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Accelerate component burn-in via CPU loading Laptop Macs
My new MacBook Pro is a fabulous machine with one problem -- it had a nasty 'burning' smell when the processor warmed up. I recognized this as the smell some computer components make as they're breaking in, but it was subtle and not going away (and really bothersome -- it would make my eyes red after prolonged exposure).

The solution? Make the machine run really hot. I downloaded the BOINC client and signed up for the SETI@Home project and set it to run whenever my computer was idle. Temperature Monitor showed the CPU running at 85°C (compared with 60°C for typical operation). The fans were whirring and lots of numbers were being crunched. At first, the smell was very pronounced when the BOINC client was running, so it seemed to be working. After running overnight every day for a week, the smell is completely gone, making this laptop just about perfect.

An interesting aside -- comparing my work units with other computers, this lowly laptop is besting some dual Xeon 2.8GHz servers by almost a factor of four in integer performance and doing 50% better on floating point. Not bad for a laptop. In turn, a Quad Mac Pro bests this laptop by a factor of eight. That's fast.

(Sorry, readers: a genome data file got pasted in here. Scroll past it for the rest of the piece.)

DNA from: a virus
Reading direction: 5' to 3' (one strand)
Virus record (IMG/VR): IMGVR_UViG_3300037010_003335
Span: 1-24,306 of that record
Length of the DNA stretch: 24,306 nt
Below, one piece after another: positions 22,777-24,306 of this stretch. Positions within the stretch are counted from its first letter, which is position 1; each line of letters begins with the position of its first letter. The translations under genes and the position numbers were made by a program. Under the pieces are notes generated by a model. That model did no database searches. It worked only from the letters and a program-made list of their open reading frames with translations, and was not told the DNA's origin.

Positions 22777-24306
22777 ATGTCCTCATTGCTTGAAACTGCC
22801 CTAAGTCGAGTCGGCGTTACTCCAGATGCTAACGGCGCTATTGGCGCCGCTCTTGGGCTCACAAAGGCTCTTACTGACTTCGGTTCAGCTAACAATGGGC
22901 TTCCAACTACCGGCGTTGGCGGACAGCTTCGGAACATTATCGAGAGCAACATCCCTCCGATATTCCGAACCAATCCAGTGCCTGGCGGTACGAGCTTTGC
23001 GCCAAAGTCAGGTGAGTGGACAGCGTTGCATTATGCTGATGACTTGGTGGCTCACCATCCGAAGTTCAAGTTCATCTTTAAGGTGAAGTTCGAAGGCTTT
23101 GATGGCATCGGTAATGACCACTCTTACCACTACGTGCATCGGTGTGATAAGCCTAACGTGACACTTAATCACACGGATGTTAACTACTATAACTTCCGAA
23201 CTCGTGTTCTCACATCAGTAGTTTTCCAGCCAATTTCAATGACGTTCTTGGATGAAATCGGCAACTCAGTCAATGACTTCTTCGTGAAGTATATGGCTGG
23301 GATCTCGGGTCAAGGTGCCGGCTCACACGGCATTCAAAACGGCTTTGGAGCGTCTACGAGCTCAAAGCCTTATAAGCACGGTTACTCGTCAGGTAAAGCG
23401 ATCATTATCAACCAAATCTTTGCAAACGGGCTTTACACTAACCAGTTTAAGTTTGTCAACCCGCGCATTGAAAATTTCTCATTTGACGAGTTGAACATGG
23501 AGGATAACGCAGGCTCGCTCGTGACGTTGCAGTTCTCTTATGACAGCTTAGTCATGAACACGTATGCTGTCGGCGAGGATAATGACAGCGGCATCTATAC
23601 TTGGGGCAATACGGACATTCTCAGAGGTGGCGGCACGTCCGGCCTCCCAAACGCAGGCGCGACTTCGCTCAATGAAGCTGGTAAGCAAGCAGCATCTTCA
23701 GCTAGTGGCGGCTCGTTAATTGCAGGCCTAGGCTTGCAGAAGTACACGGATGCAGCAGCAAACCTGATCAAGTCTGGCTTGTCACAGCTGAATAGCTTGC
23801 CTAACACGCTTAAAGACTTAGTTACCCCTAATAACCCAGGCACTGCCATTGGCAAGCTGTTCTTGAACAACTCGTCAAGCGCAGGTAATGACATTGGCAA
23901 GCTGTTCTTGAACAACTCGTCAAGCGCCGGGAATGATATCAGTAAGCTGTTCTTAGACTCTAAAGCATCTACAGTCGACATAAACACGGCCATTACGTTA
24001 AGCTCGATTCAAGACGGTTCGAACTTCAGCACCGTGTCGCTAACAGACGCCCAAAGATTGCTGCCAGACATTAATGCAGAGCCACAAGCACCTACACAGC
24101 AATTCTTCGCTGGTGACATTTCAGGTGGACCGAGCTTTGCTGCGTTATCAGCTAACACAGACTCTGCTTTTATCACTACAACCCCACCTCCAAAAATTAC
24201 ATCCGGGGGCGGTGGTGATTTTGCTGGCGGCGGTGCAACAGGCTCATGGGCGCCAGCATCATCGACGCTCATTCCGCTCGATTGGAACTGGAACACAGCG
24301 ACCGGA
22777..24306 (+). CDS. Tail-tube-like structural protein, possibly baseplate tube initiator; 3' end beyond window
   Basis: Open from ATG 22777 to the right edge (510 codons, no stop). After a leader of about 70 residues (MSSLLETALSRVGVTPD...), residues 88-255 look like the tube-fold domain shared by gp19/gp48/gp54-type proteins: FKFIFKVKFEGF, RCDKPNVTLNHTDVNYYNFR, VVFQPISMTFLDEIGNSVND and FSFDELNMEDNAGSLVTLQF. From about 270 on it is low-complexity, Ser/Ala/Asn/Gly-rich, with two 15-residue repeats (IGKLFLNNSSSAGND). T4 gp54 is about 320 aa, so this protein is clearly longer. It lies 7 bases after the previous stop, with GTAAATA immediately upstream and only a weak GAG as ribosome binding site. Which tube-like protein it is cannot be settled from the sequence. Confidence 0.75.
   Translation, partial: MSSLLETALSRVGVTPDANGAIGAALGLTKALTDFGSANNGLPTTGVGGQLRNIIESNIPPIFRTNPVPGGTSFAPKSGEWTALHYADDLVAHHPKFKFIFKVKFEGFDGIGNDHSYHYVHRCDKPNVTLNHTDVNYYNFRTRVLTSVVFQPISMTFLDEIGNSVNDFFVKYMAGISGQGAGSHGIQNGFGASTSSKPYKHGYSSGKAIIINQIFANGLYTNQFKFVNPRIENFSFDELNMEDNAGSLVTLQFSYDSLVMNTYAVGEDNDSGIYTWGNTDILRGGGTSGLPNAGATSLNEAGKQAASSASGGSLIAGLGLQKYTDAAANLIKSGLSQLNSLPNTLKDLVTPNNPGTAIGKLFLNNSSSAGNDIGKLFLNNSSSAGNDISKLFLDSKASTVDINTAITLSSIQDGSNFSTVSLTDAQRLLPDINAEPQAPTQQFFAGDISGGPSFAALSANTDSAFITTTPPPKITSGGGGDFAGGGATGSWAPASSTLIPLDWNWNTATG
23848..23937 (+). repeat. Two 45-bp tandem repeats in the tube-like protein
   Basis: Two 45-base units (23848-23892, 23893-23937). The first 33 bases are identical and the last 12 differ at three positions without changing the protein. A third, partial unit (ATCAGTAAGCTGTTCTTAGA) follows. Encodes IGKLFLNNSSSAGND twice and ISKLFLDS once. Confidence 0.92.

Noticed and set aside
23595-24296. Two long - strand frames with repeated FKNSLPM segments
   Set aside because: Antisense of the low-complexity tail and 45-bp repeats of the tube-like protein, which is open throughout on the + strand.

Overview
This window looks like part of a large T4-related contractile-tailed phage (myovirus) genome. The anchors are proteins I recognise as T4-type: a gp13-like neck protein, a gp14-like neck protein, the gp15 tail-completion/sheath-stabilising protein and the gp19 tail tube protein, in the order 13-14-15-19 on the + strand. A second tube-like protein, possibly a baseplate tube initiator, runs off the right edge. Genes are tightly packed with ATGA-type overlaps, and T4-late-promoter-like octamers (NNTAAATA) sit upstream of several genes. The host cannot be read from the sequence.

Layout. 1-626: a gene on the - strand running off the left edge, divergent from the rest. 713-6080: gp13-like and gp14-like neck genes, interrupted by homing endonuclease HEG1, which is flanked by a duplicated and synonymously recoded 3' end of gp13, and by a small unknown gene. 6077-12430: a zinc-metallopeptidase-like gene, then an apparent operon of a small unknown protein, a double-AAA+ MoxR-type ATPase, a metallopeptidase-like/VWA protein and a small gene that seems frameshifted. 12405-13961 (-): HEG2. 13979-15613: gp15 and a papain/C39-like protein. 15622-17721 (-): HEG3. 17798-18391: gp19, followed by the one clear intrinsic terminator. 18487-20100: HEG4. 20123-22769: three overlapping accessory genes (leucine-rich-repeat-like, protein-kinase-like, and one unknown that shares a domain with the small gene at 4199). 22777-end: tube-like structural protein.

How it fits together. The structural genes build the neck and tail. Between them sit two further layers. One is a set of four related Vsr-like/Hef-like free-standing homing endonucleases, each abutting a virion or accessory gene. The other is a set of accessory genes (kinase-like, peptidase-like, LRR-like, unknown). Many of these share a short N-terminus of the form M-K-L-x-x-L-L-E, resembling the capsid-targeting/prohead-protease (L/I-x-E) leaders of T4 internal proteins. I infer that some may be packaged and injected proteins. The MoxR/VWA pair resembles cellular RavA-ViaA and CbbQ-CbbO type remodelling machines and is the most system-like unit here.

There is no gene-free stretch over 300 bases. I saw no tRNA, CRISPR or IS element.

[robg adds: The burning smell is normal in many new electronic items, though my MacBook Pro didn't seem to have it. See this older hint for a simple way to load up the CPUs in your Mac, whether for an accelerated burn-in or testing performance under load. It's fast, and very effective -- if you have a machine with more than one CPU or core, just open one Terminal window per CPU/core, and run the command in each. Control-C to end when you're done.]
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SystemLoad
Authored by: cmccarthy on Dec 14, '06 11:15:18AM
Marcel Bresink, who produces the aforementioned Temperature Monitor, also makes a great piece of software called SystemLoad which will load the processor(s) by an arbitrary additional percentage. I've found it very helpful in diagnosing a number of Mac hardware issues. It's freeware and is available here.



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Accelerate component burn-in via CPU loading
Authored by: TheCrunge on Dec 14, '06 05:03:35PM
A quick way to pin your CPU(s) to 100% (well, 99.8 or so) is to run this in Terminal:
yes > /tmp/yes
Don't forget to ctrl c to stop the process.

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Accelerate component burn-in via CPU loading
Authored by: tma on Dec 15, '06 02:05:06AM

... except that this will create a file which will increase in size until you stop the process, potentially filling up your hard drive. A better way would be this:

yes > /dev/null



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